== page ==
The aim is not to define ‘what Buddhism says’ and then to follow that gold standard. It is about exploring ways to behave, not least in the mind.

Explorers read the tales of earlier travellers. So what can people learn from those who have trod this path

Historically, when new populations have come to Buddha-dharma, they have not rejected their existing cultural endowment. Instead, they have re-worked it, fitting it into a wider envelope.

Can we likewise re-work our common culture today? That is a project which may interest all sorts of people — from the seriously committed to anyone who has done a little reading and/or practice.

Some of us may identify with a specific Asian tradition, others not. Others again may not be keen on ‘religion’ and may instead look for a spiritual perspective.

Someone once did a demographic study of UK Buddhists. Was the census a reliable guide? What else to go on? She took the Buddhist Society’s list of UK Dharma Centres and sampled them. She then asked for an estimate of how many people attend at least twice a year, and how rapidly that population turns over. The total over ten years, say, seemed surprisingly large.

Many want to work on themselves, so are drawn to this tradition. They may affiliate to an institution, or they may just do a practice and continue to read and study.

A friend with experience in the field says that all sorts of hospital patients want to talk to a ‘Buddhist chaplain.’ Some are from Asian immigrant com­mun­ities, and some are keen Western Buddhists, but many have just read a bit, and a few have only vague ideas. There are all sorts of ‘Buddhist’ strands, and there is also a diffuse contingent of ‘Buddhaphiles’, who surely deserve a place.

In every walk of life, there are people who cultivate wisdom and compassion. The prospects for species survival rest on such folk.

Many may be broadly Buddhist-inclined, but even those who are not, or not yet, share much with those of us who do. We can explore common ground.


It is important to feed the head — and it does not have to be at the expense of the heart. Study and practice can go together, and rightly do. 

Alas, our conditioning is against us. The supposed split between ‘reason’ and ‘emotion’ is seared into our flesh. We live in that schizoid shadow, ever more in this time of ‘transhumanism’.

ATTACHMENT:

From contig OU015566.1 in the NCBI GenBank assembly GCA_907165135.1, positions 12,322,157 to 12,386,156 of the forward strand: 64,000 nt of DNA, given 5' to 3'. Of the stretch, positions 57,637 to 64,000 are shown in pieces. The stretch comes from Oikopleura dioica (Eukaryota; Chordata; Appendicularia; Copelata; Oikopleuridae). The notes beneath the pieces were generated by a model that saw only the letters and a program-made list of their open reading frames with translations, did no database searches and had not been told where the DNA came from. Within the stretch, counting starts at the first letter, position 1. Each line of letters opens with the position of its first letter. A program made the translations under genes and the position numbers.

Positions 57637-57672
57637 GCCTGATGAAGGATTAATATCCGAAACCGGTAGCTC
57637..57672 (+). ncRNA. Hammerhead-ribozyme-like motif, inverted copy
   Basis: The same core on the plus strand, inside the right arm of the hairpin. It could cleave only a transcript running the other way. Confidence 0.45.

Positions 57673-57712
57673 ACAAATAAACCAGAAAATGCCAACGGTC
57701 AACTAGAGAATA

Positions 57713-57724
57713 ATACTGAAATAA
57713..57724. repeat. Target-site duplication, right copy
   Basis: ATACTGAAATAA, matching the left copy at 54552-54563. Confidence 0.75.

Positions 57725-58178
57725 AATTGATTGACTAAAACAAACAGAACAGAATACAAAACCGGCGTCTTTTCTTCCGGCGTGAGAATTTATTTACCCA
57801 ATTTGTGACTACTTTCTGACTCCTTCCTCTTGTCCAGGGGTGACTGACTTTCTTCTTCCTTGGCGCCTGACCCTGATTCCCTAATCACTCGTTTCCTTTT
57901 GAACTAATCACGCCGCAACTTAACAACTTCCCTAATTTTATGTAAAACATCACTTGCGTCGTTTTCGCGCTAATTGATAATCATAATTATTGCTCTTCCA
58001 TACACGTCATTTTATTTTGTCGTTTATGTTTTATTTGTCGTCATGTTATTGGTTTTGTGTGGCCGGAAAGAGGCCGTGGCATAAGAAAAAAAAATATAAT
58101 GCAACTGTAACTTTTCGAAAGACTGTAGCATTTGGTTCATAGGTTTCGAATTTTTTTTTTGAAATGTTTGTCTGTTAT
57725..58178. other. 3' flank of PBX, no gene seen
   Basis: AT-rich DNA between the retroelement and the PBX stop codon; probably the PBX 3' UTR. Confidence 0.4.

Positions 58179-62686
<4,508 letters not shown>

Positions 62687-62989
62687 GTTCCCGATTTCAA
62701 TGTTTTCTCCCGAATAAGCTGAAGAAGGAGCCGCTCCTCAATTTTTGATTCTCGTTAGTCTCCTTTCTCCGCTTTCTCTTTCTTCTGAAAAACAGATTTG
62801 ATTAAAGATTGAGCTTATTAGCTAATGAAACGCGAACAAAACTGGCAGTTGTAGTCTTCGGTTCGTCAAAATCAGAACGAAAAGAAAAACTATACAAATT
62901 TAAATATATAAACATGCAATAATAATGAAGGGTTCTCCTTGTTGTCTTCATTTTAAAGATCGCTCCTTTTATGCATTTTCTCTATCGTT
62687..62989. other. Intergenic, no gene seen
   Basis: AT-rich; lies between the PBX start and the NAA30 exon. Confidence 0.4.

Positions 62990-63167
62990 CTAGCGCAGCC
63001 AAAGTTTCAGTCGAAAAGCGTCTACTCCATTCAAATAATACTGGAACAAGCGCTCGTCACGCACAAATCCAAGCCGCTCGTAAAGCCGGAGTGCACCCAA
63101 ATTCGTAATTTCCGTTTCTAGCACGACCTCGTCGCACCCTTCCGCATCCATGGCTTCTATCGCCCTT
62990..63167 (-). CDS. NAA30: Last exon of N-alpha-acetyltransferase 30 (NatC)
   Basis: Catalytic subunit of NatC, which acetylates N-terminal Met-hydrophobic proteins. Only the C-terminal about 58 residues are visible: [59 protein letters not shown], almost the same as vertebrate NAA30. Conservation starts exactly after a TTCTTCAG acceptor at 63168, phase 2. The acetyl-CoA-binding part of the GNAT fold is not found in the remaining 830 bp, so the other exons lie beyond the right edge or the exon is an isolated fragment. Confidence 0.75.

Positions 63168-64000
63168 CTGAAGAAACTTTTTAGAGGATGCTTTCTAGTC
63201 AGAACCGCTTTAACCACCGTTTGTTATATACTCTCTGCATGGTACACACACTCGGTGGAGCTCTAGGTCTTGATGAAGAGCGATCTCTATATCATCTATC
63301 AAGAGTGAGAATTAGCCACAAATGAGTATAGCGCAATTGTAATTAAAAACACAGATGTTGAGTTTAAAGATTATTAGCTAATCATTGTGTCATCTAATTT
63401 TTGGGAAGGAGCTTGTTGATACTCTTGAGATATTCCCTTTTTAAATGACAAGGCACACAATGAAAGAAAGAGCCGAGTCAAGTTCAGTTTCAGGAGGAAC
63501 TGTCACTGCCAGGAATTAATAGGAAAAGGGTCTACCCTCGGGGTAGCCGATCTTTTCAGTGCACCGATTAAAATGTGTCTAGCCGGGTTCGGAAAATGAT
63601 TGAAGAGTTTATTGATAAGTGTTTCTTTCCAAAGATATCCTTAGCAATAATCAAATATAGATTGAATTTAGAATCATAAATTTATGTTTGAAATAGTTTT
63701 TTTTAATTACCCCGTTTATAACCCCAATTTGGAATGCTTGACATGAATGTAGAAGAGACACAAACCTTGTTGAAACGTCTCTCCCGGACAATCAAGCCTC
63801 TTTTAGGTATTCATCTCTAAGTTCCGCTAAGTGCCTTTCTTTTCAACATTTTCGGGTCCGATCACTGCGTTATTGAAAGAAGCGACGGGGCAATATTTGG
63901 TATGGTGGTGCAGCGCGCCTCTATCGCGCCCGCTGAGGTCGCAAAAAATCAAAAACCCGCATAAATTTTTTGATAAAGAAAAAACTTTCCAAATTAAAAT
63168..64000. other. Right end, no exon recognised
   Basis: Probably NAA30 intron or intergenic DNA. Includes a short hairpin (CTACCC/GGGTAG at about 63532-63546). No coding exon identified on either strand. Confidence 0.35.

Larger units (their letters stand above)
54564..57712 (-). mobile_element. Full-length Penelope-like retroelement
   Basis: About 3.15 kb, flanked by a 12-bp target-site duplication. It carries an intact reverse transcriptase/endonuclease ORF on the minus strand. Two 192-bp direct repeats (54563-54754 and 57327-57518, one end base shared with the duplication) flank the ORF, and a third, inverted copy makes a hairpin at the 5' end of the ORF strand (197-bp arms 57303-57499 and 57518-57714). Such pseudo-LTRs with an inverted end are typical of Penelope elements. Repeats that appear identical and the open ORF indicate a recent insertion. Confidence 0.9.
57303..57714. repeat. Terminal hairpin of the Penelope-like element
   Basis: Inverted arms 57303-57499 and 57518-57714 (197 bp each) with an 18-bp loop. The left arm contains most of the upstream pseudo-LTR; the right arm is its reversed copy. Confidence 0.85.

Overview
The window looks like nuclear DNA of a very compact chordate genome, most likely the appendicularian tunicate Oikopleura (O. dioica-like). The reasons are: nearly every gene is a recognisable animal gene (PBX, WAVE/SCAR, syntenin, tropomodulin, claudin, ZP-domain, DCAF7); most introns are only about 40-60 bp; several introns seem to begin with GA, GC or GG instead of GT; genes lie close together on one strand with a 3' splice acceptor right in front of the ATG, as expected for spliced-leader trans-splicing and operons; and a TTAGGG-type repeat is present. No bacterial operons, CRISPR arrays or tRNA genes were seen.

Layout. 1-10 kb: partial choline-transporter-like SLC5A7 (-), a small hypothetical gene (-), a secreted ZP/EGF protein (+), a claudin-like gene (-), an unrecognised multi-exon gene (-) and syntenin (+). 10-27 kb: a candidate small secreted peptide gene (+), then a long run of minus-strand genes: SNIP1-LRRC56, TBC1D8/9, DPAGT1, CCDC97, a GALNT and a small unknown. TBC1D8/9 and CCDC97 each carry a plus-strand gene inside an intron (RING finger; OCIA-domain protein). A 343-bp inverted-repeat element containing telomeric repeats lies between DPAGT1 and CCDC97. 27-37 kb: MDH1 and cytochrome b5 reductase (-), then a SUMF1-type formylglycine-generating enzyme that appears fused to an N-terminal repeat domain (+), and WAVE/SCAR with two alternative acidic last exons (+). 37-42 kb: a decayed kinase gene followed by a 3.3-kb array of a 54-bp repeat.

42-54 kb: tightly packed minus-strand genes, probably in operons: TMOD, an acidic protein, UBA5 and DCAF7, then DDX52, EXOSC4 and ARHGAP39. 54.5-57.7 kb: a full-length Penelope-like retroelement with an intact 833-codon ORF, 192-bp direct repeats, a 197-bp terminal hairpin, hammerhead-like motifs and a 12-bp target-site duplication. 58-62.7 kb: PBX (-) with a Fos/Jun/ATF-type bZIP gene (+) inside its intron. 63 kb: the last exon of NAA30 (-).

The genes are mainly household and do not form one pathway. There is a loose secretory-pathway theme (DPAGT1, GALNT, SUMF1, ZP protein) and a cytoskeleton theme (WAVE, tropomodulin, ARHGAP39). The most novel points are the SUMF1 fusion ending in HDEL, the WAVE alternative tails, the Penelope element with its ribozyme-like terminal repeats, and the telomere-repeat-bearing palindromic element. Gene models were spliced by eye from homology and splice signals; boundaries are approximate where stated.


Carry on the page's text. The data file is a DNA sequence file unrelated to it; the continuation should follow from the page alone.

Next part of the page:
We have all the more incentive to work on this, then. Anything that can bridge the gap between Buddhist Studies and Buddhist practice must be worth a go.


Mind leads the way, says the first verse of the Dhammapada. What would that be, then, mind?

Our culture values abstract reason. Theory comes first, people think. Actual exper-ience seems almost like a pale reflection. Is that  what the Dhammapada is talking about? Hardly!

Rather, it suggests we can aim to watch our subjective experience and so train our cognitive behaviour. On that basis, we can also watch and adjust the way we meet intellectual challenges

People get carried away with ideas of rationality. So there is sometimes a temptation to give up on it altogether.

Bauddhas, though, (who take inspiration from the Buddha), have rarely been scared of reasoning, even though they have been acutely aware of the dangers in discursive thought. If you find some silly thinking in yourself, then you look for sensible thinking.

It is good to retreat to a forest or a hilltop and let go of the world. Equally, when you spend time in the electronic global village, you will want to think it through. If Bauddha wisdom cannot help here, then we are in trouble.

If it helps to be mindful, then among other things it will also help with thinking. A settled mind is a look-out point  from which to view the social world.

So this site is in favour of thinking. You’ll find some think-pieces here that grow out of So-Wide’s nearly two decades of activity.

Comments and contributions in a similar vein will add to the rich mix. Let us build this together.


What say you? Is there room for something along these lines?

If you think there might be, then is what you can find here useful? If so, how (and, if not, how)? What else might be good?

Would you like to sign up for an occasional newsletter? Can you think of any like-minded folk who might also be interested?

What else might we do? Would you like to do something?

At the moment, one thing people can contribute to is the Visitorship scheme. It is a place to start, at least.

Comments welcome!

Get in touch

Interested in learning more about So-Wide? Feel free to get in touch as we are here to provide you with more information and answer any questions you may have.